Numbers stations (or number stations) are shortwave radio stations of uncertain origin. In the 1950s, Time magazine reported that the numbers stations first appeared shortly after World War II. Numbers stations generally broadcast artificially generated voices reading streams of numbers, words, letters (sometimes using a spelling alphabet), tunes or Morse code. They are in a wide variety of languages and the voices are usually female, although sometimes men's or children's voices are used. Evidence supports popular assumptions that the broadcasts are used to send messages to spies. This usage has not been publicly acknowledged by any government that may operate a numbers station.
It has been reported that the United States uses numbers stations to communicate encoded information to persons in other countries. According to the notes of The Conet Project, which has compiled an impressive number of recordings of these transmissions, numbers stations have been reported since World War I. If accurate, this would make numbers stations among the earliest radio broadcasts.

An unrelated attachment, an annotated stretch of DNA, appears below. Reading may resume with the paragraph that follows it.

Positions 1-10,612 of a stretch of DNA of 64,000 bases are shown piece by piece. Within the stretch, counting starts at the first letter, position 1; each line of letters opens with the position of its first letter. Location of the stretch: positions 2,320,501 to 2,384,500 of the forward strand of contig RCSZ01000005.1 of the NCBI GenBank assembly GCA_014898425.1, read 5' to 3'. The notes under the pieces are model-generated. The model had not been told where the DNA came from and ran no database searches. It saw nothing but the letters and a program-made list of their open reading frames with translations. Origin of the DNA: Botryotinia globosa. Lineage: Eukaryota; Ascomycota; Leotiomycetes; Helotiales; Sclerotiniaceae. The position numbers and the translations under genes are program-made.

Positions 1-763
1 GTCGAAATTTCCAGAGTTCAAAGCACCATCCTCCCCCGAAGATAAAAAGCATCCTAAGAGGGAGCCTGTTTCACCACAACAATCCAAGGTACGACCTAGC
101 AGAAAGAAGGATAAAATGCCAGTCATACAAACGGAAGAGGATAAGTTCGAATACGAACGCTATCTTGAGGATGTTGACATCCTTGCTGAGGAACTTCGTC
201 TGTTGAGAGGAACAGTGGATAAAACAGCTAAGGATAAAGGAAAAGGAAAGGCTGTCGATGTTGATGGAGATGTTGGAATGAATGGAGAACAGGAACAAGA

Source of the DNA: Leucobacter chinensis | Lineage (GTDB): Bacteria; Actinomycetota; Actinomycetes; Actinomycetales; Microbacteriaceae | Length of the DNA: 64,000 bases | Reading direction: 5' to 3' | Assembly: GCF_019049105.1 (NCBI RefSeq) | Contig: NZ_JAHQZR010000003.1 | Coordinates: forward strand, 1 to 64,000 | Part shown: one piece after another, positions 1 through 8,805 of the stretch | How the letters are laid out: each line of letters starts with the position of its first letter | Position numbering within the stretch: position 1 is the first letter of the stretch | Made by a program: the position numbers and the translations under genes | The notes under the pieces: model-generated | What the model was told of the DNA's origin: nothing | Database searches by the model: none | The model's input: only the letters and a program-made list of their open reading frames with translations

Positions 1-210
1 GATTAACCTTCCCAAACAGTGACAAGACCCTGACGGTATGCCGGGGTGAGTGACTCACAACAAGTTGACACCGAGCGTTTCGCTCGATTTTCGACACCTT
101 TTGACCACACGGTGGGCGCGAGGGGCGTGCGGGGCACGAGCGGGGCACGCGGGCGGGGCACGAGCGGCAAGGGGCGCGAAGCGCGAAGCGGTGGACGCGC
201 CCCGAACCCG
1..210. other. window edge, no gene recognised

It has long been speculated, and was argued in court in one case, that these stations operate as a simple and foolproof method for government agencies to communicate with spies working undercover. According to this theory, the messages are encrypted with a one-time pad, to avoid any risk of decryption by the enemy. As evidence, numbers stations have changed details of their broadcasts or produced special, nonscheduled broadcasts coincident with extraordinary political events, such as the August Coup of 1991 in the Soviet Union.
Although no broadcaster or government has acknowledged transmitting the numbers, a 1998 article in The Daily Telegraph quoted a spokesperson for the Department of Trade and Industry (the government department that, at that time, regulated radio broadcasting in the United Kingdom) as saying, "These [numbers stations] are what you suppose they are. People shouldn't be mystified by them. They are not for, shall we say, public consumption.
These stations still operate and exist in numerous countries around the world. You can listen to samples from The Conet Project here: http://www.archive.org/details/ird059. Addionally, many websites are dedicated to finding and sharing these stations. Check them out if you have some radio equipment. - Josh